Tuesday, May 4, 2010

typecast


a few nights ago i watched a documentary called "helvetica." and if you think a documentary about the history of a typeface sounds boring, well, you are wrong.


for one thing, helvetica isn't just any typeface. it is the most used, and most legible, typeface on this planet earth. it's used for street signs, the american airlines, staples and lufthansa logos and everything printed in the new york subway system.


we probably see helvetica more than anything or anyone in our lives.


but helvetica also has a fascinating backstory. created by a swiss typography house in the 1960s, it was an expression of clean, simple, commanding modernism. it's hard to believe now, but helvetica literally changed the visual world. and now, it seems, helvetica is dividing the world into those who think it cannot (and should not) be improved upon, and those who think it is the mark of the old regime and should be done away with right away.


dramatic, right?


if i haven't convinced you yet (which i cannot imagine), might i also point out that the movie is full of remarkably good-looking typographers, many of whom are dutch (swoon) and some of whom say things such as, "some people look at wine bottles. some people look at girls' bottoms. i look at type."
gotcha, didn't i?

6 comments:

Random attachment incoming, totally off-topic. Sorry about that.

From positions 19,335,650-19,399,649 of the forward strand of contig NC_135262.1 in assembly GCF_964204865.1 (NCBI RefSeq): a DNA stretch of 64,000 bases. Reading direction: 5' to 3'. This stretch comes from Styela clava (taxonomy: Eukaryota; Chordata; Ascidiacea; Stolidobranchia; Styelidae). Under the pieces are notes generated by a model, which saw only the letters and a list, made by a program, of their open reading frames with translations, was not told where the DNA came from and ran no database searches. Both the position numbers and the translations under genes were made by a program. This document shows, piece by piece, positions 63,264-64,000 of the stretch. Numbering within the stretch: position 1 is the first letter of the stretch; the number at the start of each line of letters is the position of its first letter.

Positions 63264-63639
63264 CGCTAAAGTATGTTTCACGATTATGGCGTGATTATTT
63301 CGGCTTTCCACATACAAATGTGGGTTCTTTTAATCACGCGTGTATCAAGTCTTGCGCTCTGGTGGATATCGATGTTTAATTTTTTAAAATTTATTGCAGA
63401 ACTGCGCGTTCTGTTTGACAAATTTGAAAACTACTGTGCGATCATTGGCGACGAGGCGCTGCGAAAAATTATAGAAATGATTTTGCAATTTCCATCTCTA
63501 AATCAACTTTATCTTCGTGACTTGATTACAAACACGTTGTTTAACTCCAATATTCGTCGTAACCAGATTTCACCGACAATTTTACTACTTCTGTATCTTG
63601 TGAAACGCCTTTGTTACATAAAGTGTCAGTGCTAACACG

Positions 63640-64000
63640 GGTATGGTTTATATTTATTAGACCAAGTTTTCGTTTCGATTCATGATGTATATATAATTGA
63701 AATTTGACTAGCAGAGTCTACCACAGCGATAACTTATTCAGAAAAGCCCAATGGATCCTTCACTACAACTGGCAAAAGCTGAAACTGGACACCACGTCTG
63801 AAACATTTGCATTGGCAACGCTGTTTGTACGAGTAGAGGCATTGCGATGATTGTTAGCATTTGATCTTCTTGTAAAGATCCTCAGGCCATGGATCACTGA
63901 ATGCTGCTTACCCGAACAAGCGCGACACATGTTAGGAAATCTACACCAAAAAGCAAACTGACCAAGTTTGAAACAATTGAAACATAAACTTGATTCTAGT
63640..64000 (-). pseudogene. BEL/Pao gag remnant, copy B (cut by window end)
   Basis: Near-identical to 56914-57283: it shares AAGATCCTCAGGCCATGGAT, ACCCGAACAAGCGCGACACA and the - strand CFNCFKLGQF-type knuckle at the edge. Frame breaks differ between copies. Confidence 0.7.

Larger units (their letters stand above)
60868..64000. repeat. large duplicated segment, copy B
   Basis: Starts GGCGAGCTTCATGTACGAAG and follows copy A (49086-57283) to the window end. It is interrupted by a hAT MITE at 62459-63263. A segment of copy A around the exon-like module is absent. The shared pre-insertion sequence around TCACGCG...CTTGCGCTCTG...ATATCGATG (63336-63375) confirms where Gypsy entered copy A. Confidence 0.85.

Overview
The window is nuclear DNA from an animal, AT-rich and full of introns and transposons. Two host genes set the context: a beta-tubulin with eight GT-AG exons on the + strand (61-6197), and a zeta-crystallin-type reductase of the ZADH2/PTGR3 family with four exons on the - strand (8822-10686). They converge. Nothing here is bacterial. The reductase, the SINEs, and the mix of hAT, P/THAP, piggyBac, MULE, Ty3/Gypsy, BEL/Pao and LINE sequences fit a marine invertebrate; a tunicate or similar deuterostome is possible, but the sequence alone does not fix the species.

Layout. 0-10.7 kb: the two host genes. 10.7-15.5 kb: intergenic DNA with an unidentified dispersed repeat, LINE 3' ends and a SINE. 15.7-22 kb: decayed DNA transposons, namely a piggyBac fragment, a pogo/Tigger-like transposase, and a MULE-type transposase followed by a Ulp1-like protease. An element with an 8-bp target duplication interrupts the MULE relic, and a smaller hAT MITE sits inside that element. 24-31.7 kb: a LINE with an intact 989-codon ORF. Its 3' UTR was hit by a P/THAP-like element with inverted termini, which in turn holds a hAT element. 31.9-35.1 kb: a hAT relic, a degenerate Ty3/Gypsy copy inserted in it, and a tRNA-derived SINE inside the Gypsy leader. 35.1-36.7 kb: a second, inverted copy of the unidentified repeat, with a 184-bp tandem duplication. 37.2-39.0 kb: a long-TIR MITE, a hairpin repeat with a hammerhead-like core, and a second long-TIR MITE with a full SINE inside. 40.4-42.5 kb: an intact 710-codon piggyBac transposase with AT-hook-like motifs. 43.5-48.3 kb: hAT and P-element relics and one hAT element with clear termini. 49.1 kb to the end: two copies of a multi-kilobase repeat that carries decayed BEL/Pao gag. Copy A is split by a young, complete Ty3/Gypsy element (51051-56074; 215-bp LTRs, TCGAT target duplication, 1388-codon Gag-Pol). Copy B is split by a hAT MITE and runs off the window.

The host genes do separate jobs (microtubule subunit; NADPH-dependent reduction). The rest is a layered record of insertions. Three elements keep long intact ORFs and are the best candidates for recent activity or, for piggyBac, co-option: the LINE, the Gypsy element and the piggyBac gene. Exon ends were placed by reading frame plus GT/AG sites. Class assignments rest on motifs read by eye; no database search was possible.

Marcey Moreno said...

I just sat through a hour long lecture on this very subject last Thursday...why would you be doing this as an interior design major? I'm sure you are asking...I have a dreamy Dutch professor who believes that typeface is key to design. He actually mentioned this film twice! He's single perhaps you are soul mates.

Evan and Holly said...

I love you and I love that Evan will actually read your posts (as opposed to every other blog I read, including his best friend's). He'll want to see this though and I'm just not into documentaries, but maybe we'll see if we can see it. Because of you Frances, all because of you. :) Thanks for the info. Keep me posted. Curious minds NEED to know....for we have nothing better to do.

Bria said...

I agree - it's a fascinating documentary! I watched in grad school for a class on the history of the book, which was also super-crazy-awesome.

David's Holla Atchya! Blog said...

Yes, you did.

Popster said...

I use Times New Roman 11 point myself. I find Helvetica to be too angular and tiresome on the eyes in long documents.

Carl said...

Oh, you don't have to convince me to like Helvetica, Frances. I love it! Well, it's actually everything about traffic signs that I love. From the colors and symbols, the materials they used to make them (aluminum, steel strapping seals, metal posts), the origin and meaning of the sign, the typeface, the position, everything!

I grew up having a traffic sign-themed room. I even had my own steel strapping for my bed and school supplies. Oh, this made me miss my childhood days.